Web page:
Figure 1. Land area under major forest types, 000 ha
(Source: Data from Kamweti 1999. Note: Dryland forests include grassy areas as forests if they have 10-40 percent woody plants.)
Kamweti (1999) notes that some common constraints facing indigenous forest types are:
High population pressure that puts enormous strains on limited resources
Inadequate involvement of local communities, including lack of incentives for local people to conserve indigenous forests
Limited alternative resources to offset pressure on forest resources
Low agricultural yields as a result of which forest land is encroached (i.e., excision to make room for food production)
The most severe threats noted include the need for fuelwood, as current population pressures on these resources make the level of extraction unsustainable (Mwangi 2000), and the permanent conversion of forests to agriculture, especially in marginal/low productivity areas. As these are low productivity areas to begin with, they produce little, which drives further conversion. “Such extended cultivation has drastically reduced the once [wide] dispersal area of wildlife, with typical cases being the areas under wheat cultivation in Narok District and other new settlements around the Aberdares Forests. Wildlife has as a result been confined to the protected forests and national park areas. Degradation of protected areas, such as Tsavo National Park and the Aberdares National Parks, particularly at the Salient areas, are a result of wildlife confinement” (Kamweti 1999). The failure of sustainable agroforestry practices to be successful on a national scale after decades of investment in research points to inadequate support for practical approaches and incentives for community woodlots, on-farm tree management, and private sector plantation management.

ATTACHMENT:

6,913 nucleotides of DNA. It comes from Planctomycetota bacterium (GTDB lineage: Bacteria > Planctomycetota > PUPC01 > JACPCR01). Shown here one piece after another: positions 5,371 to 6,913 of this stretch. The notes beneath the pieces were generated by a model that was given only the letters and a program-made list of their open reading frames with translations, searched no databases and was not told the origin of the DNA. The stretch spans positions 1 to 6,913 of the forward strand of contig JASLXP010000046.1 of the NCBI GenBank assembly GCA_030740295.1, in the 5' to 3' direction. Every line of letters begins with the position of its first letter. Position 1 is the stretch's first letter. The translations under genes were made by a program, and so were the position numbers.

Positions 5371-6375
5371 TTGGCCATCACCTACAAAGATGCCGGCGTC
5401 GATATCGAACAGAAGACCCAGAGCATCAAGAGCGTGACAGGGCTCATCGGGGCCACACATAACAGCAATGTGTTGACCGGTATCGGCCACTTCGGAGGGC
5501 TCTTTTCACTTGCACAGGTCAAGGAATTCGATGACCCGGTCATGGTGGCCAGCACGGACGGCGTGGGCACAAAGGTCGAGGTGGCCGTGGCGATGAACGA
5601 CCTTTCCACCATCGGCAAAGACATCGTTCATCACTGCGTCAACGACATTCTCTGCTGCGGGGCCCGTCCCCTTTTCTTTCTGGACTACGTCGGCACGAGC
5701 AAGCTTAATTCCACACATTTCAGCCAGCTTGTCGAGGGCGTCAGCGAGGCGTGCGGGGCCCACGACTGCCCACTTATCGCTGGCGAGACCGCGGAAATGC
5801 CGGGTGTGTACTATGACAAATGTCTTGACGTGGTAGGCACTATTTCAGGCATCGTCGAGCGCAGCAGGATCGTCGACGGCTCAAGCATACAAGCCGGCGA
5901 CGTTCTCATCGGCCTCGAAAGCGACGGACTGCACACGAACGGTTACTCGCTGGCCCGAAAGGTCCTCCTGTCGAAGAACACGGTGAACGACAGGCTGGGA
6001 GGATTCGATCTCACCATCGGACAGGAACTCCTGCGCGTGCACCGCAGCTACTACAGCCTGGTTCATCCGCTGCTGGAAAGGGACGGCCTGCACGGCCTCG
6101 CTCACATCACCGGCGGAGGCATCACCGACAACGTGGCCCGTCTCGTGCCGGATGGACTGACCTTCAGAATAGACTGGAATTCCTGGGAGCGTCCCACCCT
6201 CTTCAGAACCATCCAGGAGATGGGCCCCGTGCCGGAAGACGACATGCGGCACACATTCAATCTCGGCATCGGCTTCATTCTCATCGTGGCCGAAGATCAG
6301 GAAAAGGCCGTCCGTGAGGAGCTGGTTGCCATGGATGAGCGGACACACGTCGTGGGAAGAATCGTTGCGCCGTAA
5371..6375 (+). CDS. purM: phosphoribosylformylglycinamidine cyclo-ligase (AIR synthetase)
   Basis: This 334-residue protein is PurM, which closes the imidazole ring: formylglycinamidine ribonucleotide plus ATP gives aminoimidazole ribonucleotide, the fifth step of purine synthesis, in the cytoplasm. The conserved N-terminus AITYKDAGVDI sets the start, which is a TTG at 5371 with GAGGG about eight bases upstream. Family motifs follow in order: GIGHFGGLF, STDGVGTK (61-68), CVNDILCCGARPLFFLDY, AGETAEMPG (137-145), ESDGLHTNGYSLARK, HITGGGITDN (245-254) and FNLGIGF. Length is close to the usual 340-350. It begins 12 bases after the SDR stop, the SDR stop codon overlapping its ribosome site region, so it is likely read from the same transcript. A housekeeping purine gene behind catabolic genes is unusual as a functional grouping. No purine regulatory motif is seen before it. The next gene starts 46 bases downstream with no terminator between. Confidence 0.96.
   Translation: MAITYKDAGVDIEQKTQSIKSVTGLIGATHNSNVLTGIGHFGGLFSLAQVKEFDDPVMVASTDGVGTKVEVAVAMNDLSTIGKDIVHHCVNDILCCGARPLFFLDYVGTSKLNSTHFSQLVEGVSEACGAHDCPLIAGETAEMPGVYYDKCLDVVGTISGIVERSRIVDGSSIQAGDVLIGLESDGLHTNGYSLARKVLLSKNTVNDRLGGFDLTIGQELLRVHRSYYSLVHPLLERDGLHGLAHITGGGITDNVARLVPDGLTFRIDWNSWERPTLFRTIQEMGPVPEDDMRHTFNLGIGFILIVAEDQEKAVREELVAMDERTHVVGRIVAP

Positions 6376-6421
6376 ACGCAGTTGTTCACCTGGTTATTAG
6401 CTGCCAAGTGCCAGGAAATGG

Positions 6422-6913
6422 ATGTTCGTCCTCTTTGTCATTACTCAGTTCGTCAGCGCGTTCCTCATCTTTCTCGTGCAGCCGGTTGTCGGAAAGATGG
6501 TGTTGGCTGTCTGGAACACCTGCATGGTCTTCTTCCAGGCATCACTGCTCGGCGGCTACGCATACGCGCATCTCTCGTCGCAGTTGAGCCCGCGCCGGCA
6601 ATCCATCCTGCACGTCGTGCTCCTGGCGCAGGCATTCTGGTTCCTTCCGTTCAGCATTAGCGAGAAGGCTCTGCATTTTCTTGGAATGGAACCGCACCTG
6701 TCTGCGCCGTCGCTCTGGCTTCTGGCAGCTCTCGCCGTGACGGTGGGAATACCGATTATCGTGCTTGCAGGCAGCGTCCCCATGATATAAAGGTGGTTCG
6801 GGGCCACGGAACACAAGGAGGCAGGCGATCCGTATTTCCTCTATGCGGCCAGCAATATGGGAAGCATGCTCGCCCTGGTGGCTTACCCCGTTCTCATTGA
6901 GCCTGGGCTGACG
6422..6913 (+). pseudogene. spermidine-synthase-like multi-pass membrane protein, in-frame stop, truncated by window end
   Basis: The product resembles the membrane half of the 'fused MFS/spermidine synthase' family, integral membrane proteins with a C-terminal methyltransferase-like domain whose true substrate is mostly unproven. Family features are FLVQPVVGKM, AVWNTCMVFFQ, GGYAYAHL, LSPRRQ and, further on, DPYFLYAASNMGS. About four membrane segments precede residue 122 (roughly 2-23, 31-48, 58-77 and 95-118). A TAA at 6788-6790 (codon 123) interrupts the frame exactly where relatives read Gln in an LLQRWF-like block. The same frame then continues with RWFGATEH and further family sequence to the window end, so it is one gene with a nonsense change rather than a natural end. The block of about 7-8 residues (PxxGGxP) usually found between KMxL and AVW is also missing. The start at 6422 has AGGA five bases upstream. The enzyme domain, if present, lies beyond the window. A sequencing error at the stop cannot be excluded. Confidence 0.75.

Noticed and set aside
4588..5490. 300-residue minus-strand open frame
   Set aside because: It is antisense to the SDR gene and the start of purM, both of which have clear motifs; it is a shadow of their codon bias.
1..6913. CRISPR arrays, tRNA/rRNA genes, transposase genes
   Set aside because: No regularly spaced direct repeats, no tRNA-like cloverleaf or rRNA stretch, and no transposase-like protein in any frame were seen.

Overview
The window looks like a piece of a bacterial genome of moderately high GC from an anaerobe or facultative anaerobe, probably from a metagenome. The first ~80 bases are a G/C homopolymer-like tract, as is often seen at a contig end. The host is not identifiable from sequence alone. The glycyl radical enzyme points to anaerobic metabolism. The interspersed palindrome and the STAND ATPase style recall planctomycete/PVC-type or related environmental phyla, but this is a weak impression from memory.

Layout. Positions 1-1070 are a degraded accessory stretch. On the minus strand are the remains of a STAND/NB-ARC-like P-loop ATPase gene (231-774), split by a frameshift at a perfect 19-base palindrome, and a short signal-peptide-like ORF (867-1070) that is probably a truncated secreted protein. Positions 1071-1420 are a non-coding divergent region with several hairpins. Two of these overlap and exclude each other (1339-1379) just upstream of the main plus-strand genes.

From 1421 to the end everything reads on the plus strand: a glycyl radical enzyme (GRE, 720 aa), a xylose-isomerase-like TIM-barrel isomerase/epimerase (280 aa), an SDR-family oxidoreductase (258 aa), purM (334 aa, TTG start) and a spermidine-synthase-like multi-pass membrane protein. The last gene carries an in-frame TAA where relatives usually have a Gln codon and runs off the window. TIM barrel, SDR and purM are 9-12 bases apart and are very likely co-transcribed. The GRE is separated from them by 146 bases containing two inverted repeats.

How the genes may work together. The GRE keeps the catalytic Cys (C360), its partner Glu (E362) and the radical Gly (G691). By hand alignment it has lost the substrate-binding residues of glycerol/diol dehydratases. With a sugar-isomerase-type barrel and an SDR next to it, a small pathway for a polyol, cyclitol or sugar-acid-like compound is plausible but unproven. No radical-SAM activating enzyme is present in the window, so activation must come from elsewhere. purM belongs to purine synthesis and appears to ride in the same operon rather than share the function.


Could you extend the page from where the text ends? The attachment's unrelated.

Kamweti’s (1999) conclusion from a perspective of several decades of forestry work in Kenya is that “most of the constraints are institutional in nature.” For example, although there is a national ban on cutting down indigenous forests, trees are illegally cut down anyway. Part of the problem is the lack of political will to implement the policies and laws already in place. They could also be greatly improved; a newly proposed Forest Bill, released in March 2000, bears the weight of many hopes for such improvement. On-farm tree planting has increased; this may also be supported further once the bill becomes law.
5.3.2. Fuelwood and charcoal use
Out of the 22 million tons of wood products used every year in Kenya, 2 million tons are required for the country’s production of paper, construction, poles, etc.; 20 million tons are used for fuel. Fuelwood use for domestic needs is increasing, according to Mwangi (2000). He estimates that while in 1981 about 92 percent of domestic energy needs came from fuelwood and charcoal, in 2000 roughly 98 percent come from these sources. In urban areas only 10 percent of the population use non-wood sources for fuel, thus 90 percent still require wood-based fuels transported and sold in urban areas. As charcoal is lighter to transport, it is the more common fuel, despite its inefficient use of wood.
Kara PagePage 2110/23/2006